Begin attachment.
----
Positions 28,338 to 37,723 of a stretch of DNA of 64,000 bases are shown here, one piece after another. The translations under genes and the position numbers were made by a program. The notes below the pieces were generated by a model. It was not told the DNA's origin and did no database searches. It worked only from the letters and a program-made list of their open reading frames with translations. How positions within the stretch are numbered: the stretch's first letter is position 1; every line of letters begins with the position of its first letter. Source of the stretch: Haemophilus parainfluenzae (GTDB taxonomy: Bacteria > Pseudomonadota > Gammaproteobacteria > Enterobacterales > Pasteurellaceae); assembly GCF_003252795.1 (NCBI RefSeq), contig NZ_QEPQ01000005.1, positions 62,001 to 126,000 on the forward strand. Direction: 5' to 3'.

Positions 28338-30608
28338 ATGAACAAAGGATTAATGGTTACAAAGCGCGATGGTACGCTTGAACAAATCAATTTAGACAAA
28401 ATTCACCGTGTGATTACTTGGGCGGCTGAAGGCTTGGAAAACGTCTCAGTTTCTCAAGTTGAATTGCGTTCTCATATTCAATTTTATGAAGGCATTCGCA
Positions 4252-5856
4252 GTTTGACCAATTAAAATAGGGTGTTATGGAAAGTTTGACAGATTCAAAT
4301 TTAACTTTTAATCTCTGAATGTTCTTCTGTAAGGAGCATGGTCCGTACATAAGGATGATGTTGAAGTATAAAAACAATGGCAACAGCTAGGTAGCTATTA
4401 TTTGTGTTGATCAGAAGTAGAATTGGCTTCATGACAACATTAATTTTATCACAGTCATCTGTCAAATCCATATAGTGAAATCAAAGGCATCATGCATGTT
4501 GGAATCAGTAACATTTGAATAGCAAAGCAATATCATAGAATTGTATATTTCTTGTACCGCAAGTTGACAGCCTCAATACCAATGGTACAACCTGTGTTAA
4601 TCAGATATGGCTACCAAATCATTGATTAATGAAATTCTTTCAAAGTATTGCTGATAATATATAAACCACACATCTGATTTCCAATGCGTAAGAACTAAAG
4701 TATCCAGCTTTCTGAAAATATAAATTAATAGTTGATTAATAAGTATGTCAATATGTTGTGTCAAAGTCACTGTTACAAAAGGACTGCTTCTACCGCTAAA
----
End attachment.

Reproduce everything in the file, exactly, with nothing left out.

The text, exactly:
Positions 28,338 to 37,723 of a stretch of DNA of 64,000 bases are shown here, one piece after another. The translations under genes and the position numbers were made by a program. The notes below the pieces were generated by a model. It was not told the DNA's origin and did no database searches. It worked only from the letters and a program-made list of their open reading frames with translations. How positions within the stretch are numbered: the stretch's first letter is position 1; every line of letters begins with the position of its first letter. Source of the stretch: Haemophilus parainfluenzae (GTDB taxonomy: Bacteria > Pseudomonadota > Gammaproteobacteria > Enterobacterales > Pasteurellaceae); assembly GCF_003252795.1 (NCBI RefSeq), contig NZ_QEPQ01000005.1, positions 62,001 to 126,000 on the forward strand. Direction: 5' to 3'.

Positions 28338-30608
28338 ATGAACAAAGGATTAATGGTTACAAAGCGCGATGGTACGCTTGAACAAATCAATTTAGACAAA
28401 ATTCACCGTGTGATTACTTGGGCGGCTGAAGGCTTGGAAAACGTCTCAGTTTCTCAAGTTGAATTGCGTTCTCATATTCAATTTTATGAAGGCATTCGCA
Positions 4252-5856
4252 GTTTGACCAATTAAAATAGGGTGTTATGGAAAGTTTGACAGATTCAAAT
4301 TTAACTTTTAATCTCTGAATGTTCTTCTGTAAGGAGCATGGTCCGTACATAAGGATGATGTTGAAGTATAAAAACAATGGCAACAGCTAGGTAGCTATTA
4401 TTTGTGTTGATCAGAAGTAGAATTGGCTTCATGACAACATTAATTTTATCACAGTCATCTGTCAAATCCATATAGTGAAATCAAAGGCATCATGCATGTT
4501 GGAATCAGTAACATTTGAATAGCAAAGCAATATCATAGAATTGTATATTTCTTGTACCGCAAGTTGACAGCCTCAATACCAATGGTACAACCTGTGTTAA
4601 TCAGATATGGCTACCAAATCATTGATTAATGAAATTCTTTCAAAGTATTGCTGATAATATATAAACCACACATCTGATTTCCAATGCGTAAGAACTAAAG
4701 TATCCAGCTTTCTGAAAATATAAATTAATAGTTGATTAATAAGTATGTCAATATGTTGTGTCAAAGTCACTGTTACAAAAGGACTGCTTCTACCGCTAAA